Norma McCorvey (C-Podium), the Roe of Roe v. Wade, speaks on the steps of the US Supreme Court on January 18, 2005 after petitioning the court to reverse its landmark decision that granted women the right to an abortion
Washington (AFP) - The woman at the center of the 1973 Supreme Court decision that legalized abortion in the United States, Roe v Wade, says she was later paid by anti-abortion groups to denounce the landmark ruling, according to a documentary set for release on Friday.
Norma McCorvey was the anonymous “Jane Roe” who went to court in 1969 to challenge laws against abortion after she was barred in the state of Texas from obtaining one.
Her case went all the way to the Supreme Court, which on January 22, 1973 ruled that a woman could legally terminate a pregnancy.
In the 1990s, however, McCorvey became a fervent opponent of abortion, converting to evangelical Protestantism and later Catholicism.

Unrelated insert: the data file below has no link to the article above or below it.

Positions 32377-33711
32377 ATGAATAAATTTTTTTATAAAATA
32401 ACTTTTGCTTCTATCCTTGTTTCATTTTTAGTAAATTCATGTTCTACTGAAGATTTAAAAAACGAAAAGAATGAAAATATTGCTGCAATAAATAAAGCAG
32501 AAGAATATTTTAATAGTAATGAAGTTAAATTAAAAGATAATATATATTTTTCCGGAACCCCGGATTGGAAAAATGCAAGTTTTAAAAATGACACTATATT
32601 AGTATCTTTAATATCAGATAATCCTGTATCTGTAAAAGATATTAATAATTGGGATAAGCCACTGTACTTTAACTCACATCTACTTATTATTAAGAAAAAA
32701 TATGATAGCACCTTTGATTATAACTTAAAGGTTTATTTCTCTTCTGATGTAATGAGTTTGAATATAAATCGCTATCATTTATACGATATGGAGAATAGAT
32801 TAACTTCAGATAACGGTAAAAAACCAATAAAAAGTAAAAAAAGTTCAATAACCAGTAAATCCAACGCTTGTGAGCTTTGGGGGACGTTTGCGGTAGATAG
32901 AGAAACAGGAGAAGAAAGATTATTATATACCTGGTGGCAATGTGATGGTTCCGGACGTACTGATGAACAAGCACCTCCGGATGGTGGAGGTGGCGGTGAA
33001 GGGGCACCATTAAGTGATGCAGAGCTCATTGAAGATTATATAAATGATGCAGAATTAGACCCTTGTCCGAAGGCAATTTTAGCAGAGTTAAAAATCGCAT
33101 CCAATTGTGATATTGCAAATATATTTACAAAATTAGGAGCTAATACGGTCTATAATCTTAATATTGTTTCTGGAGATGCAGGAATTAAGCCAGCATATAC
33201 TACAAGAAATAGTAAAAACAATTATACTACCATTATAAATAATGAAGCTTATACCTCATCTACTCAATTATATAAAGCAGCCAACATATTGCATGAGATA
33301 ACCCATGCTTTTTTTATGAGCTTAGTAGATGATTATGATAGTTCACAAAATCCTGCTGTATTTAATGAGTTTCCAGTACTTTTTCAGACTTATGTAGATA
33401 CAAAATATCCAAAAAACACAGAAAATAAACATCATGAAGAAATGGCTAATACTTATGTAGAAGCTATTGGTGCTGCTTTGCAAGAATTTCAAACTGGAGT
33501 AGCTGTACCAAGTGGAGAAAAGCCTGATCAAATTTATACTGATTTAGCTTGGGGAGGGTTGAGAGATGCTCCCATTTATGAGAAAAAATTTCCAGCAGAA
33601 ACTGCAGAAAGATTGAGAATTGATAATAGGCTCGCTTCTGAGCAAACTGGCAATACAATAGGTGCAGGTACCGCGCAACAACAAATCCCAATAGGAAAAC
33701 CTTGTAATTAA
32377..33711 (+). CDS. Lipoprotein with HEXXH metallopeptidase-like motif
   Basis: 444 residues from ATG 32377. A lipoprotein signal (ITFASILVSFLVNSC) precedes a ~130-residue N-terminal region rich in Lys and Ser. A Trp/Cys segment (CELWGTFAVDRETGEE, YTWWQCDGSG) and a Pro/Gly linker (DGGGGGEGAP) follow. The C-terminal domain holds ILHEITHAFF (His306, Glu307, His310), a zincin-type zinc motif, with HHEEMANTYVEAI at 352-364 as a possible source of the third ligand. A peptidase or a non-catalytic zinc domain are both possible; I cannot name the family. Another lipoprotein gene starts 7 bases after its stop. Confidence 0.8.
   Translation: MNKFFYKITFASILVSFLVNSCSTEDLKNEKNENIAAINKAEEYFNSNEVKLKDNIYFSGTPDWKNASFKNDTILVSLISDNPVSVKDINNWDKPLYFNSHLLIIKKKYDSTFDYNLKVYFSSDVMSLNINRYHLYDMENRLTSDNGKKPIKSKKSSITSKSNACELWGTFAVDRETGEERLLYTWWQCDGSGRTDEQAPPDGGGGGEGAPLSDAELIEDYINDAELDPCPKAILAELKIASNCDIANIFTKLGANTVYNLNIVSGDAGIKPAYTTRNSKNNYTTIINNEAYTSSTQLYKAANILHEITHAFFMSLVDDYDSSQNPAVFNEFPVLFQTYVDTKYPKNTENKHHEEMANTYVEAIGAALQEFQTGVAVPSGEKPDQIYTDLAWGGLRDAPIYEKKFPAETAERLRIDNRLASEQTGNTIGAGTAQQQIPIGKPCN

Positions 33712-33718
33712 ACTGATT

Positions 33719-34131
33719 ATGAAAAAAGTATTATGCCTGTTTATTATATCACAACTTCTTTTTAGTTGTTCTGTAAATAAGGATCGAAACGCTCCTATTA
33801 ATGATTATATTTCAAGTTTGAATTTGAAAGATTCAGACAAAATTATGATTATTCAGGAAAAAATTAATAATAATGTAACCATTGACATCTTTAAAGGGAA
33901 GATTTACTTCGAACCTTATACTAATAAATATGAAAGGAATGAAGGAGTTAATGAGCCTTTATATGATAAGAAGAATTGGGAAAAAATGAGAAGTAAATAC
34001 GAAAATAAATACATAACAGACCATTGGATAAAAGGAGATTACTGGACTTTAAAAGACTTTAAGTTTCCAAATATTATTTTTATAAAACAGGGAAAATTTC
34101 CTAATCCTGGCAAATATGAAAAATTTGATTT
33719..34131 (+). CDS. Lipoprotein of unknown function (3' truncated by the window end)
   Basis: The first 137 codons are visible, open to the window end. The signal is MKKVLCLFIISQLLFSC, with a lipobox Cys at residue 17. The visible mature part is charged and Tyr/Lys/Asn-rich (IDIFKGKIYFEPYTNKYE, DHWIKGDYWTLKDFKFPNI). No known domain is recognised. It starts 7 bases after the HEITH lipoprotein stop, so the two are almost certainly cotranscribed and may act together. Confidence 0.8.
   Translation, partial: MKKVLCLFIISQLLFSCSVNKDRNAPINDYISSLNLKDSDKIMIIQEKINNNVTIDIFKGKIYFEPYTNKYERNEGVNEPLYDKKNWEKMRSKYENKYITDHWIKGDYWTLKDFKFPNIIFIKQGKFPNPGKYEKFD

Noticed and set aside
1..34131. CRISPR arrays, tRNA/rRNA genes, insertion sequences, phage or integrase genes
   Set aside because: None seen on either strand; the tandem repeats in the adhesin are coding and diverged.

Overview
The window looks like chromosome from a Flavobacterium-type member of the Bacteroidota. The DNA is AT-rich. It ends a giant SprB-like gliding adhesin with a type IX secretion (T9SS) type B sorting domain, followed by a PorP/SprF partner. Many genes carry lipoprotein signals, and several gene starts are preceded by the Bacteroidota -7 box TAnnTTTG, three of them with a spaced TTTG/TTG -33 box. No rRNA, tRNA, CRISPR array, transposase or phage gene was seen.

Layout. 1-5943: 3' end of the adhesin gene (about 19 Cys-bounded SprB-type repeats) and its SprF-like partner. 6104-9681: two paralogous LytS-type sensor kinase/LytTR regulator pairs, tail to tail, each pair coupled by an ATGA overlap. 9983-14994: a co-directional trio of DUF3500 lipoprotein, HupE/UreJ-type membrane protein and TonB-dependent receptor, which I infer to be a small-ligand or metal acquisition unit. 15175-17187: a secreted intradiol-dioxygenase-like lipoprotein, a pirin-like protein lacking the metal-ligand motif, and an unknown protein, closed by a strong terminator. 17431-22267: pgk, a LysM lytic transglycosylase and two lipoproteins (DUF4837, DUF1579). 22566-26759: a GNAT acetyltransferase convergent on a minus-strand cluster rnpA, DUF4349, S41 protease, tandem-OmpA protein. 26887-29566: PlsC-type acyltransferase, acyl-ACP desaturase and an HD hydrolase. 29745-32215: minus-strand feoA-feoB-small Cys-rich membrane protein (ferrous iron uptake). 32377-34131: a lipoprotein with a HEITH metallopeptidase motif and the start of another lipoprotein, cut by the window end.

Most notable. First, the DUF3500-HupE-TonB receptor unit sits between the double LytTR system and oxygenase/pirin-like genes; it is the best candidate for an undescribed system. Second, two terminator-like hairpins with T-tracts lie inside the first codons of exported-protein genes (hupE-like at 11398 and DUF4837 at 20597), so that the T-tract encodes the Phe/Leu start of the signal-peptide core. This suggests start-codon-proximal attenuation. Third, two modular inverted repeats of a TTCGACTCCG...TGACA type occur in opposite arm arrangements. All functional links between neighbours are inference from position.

In the documentary “AKA Jane Roe,” which airs Friday on the FX network, McCorvey asserts she was paid to be the face of the anti-abortion movement.
“I think it was a mutual thing,” she said in a clip from the documentary published in US media. “I took their money and they’d put me out in front of the cameras and tell me what to say. That’s what I’d say.”
Norma McCorvey, who brought the original suit that resulted in the Supreme Court's landmark 1973 ruling granting women the right to abortion, says she was later paid by the anti-abortion movement to denounce the decision, according to a new documentary
“I was a big fish,” she told director Nick Sweeny, who met her several months before her death in 2017, at the age of 69.
“It was all an act?” Sweeny asked.
“Yeah, I did it well too. I am a good actress – of course I’m not acting now,” McCorvey replied.
In what she described as a “deathbed confession,” McCorvey said, “If a young woman wants to have an abortion, fine. You know, that’s no skin off my ass. You know that’s why they call it choice, it’s your choice.”
Since the Supreme Court decision, the right to abortion continues to deeply divide Americans, with many opposing it for religious reasons.
In recent years, some states have passed laws severely restricting access to the procedure, igniting legal battles that seem likely to end up once again before the Supreme Court.